What To Do When You Feel Like a Parenting Failure

Reality: parents make mistakes, and many of them.

What types of parents make mistakes?  The human ones.

Who is exempt from making really stupid, parenting mistakes?  No one.  Yes, even you.

So take hope!  You are not alone.  However, when the mistakes are made this is an incredible opportunity to grow in God’s grace, not make excuses, and become more Christlike.  I think God has used parenting more than any other life experience to teach me more about Him.

Here’s a few things to consider when you feel like a parenting failure:

What is parenting failure?

This is a little tricky – because theologically there are several truths that need to be considered here.

For the believer in Christ, there is no condemnation in Gods eyes (Romans 8:1), but there is unquestionably the possibility of running the race of our life poorly (1 Cor. 9:24), which includes parenting.  So, as a believer, there is no condemnation coming at you from God in any area of your life, but there is the very real possibility of going through life and having nothing to show for it.  This is the life that is absorbed with self and not Christ.  Even though you will never receive condemnation from Christ, there will be opportunity one day for commendation from Christ.  As parents we can make the mistake of thinking our parenting won’t have eternal significance.  That’s a lie.  The choices we make in our parenting will have a ripple effect in eternity. That should sober us all up a bit.

But because there is no condemnation from God in our Christianity, that’s a good reminder that God won’t give up on you and your parenting; neither should you.  Every day is a new opportunity to remind yourself of God’s grace, not your inadequacies (Lamentations 3:22-23).

What are the facts?

When we feel like a failure, we often times have a distorted perspective on truth.  We can become emotionally involved, and that can skew the facts:

“I’m the worst parent ever.” (Not true, there are others that were worse…guaranteed)

“My kids hate me.” (Not true. They may really, really not like you right now, but it’s probably not hatred)

“My kids are toast because I’m a horrible parent.” (Not really – lots of kids have been very successful coming from horrible scenarios).

When we blow it often times we under estimate the gravity of our errors or we over emphasize them (and this is based on my personal experiences and in counseling parents).  The truth is probably somewhere in between.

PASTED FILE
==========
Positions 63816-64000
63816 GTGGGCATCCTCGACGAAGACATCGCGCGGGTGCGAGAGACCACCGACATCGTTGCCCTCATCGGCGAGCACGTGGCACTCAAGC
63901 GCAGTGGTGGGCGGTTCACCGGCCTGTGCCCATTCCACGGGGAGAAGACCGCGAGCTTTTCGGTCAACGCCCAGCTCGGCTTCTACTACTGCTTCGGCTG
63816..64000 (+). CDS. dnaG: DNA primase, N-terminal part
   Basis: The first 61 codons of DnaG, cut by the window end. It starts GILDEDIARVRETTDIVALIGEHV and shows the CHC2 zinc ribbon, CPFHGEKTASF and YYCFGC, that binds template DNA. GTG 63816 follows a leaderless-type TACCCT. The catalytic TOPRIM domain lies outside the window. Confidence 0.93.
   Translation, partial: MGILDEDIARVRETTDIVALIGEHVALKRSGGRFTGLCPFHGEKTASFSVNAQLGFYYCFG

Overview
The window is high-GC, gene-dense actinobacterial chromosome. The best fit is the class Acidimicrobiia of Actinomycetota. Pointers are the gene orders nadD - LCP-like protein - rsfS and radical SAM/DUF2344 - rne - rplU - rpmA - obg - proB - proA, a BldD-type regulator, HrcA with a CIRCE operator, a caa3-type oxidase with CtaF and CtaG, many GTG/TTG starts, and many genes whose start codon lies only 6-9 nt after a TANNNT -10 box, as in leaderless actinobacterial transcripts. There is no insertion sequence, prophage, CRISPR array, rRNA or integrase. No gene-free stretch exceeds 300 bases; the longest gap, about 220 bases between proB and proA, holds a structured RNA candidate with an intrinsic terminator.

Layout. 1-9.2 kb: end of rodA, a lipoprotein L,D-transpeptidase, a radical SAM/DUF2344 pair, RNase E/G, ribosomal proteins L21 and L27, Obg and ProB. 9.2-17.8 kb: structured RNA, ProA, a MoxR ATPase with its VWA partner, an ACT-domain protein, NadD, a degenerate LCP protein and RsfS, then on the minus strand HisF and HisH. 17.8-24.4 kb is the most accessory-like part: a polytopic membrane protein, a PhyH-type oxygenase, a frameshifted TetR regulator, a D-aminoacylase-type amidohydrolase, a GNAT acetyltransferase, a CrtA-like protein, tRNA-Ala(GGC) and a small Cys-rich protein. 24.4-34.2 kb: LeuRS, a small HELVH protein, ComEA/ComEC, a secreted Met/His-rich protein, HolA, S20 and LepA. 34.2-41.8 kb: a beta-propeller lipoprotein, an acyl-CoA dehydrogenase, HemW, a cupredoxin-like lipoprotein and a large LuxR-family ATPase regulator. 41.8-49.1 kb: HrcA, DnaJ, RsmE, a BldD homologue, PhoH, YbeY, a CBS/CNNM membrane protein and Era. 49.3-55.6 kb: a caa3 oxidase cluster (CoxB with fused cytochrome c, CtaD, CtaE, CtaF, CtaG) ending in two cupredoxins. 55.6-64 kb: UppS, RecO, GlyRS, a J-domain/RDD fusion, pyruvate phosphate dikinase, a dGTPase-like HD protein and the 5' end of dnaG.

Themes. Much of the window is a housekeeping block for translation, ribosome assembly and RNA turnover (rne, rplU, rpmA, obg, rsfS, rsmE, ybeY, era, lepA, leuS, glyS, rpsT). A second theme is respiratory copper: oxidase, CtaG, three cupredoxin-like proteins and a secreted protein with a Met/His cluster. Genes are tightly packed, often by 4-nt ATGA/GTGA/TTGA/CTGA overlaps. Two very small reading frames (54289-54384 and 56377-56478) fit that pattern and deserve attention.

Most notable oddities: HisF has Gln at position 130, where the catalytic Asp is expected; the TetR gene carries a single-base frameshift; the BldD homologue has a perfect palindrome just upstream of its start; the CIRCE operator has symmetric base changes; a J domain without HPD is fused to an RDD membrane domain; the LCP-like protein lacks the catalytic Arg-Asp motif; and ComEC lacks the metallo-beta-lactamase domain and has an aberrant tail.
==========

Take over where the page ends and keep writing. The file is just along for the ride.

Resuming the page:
A good thing to do in life – but particularly when you feel like a failure – is talk yourself through the truth (read Philippians 4:8).  If you’re having a hard time thinking through what the truth is, it may be good to get someone else involved who can help you think through what is true and what isn’t.

Do I need forgiveness?

We often times feel like a failure because we have genuinely not lived according to the Spirit (see Galatians 5:16-23).  We have made mistakes and acted in the flesh (yelling, disrespect, selfishness, etc).  In these situations we need to seek forgiveness because we have undoubtedly hurt our child.  We need to go to the one we have offended and seek reconciliation (Matthew 5:23-24).  Forgiveness begins with humility.  Until you’re willing to go to your 5 year or 18 year old and ask forgiveness, there can never be genuine restitution.

Who is helping me think through my ‘failures’?

If you are like many parents, you would answer this question with “No one”.  Stop pretending you are the parenting exception and that you don’t need to talk to anyone about things you are facing.  A good sign that you are prideful: no one has access to your life.  In your circle of relationships you have at least one or two parents that would be more than willing to sit down with you and talk about your parenting.  Give someone access to your life and allow them to fulfill the command of Galatians 6:2 (“Bear one another’s burdens, and thus fulfill the law of Christ.” NASB) This is not time for defensiveness – this is an opportunity for vulnerability.  Having a hard time with vulnerability?  You need to get some coaching on that also.

What’s the plan going forward?

Think it through: what about ‘X’ issue needs to be tweaked for the next time?  What changes need to be made to my tone, approach, conversations tactics, etc.?  How can my spouse (or a friend, if you’re single) hold me accountable to changes that need to be made? In what ways do I need to demonstrate next time the same grace and mercy that Christ demonstrates to me?

Conclusion

Yes, you may have genuinely made some mistakes.  But by God’s grace you can learn, grow, and continue to become the child of God and parent that God is grooming you to be. What you see as failure is actually an opportunity to move forward.  Walk through the above questions and maximize on your mistakes for greater opportunities to reflect on and exemplify Christ’s grace.

Scott Foreman is the Executive Pastor at Fellowship Bible Church in Mullica Hill, New Jersey.  He has been active in full-time vocational ministry for almost 20 years as a Camp Director, Radio Host, Missionary and now Pastor.  You can follow him here at The Ministry Dad, and also on Twitter: @scottdforeman.

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